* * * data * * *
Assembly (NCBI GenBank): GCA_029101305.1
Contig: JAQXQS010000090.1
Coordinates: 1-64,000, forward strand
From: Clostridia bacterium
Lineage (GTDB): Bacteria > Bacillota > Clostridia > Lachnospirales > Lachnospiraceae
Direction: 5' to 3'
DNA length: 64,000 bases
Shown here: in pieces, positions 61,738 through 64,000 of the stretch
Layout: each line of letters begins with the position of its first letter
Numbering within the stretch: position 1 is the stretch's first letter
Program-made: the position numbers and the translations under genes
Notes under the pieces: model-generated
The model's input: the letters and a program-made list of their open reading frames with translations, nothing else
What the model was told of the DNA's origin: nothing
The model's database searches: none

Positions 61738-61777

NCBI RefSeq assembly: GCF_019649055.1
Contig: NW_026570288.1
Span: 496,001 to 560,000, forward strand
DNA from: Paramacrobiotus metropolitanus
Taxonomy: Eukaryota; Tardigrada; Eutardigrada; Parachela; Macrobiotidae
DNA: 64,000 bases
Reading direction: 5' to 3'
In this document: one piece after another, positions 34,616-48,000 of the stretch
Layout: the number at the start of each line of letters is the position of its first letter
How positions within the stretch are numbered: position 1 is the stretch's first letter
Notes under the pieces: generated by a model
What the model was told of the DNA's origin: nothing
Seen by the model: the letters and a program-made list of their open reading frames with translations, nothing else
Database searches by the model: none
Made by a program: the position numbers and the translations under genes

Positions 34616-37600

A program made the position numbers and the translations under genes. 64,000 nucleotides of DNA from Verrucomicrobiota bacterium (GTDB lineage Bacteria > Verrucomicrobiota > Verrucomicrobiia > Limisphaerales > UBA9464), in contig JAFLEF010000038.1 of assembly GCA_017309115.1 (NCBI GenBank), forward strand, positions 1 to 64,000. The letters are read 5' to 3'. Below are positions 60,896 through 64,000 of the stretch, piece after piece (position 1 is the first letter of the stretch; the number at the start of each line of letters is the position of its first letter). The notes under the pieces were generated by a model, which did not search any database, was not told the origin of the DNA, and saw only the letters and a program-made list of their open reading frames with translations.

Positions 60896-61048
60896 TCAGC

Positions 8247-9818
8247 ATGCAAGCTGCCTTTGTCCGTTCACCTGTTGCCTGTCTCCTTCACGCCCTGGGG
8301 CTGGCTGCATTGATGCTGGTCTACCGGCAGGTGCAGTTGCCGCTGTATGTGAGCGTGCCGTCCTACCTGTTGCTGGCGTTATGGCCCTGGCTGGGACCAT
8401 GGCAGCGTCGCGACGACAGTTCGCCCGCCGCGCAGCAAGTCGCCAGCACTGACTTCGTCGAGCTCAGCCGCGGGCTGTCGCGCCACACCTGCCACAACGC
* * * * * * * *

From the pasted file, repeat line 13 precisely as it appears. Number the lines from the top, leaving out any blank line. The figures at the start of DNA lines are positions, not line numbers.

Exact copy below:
The model's input: the letters and a program-made list of their open reading frames with translations, nothing else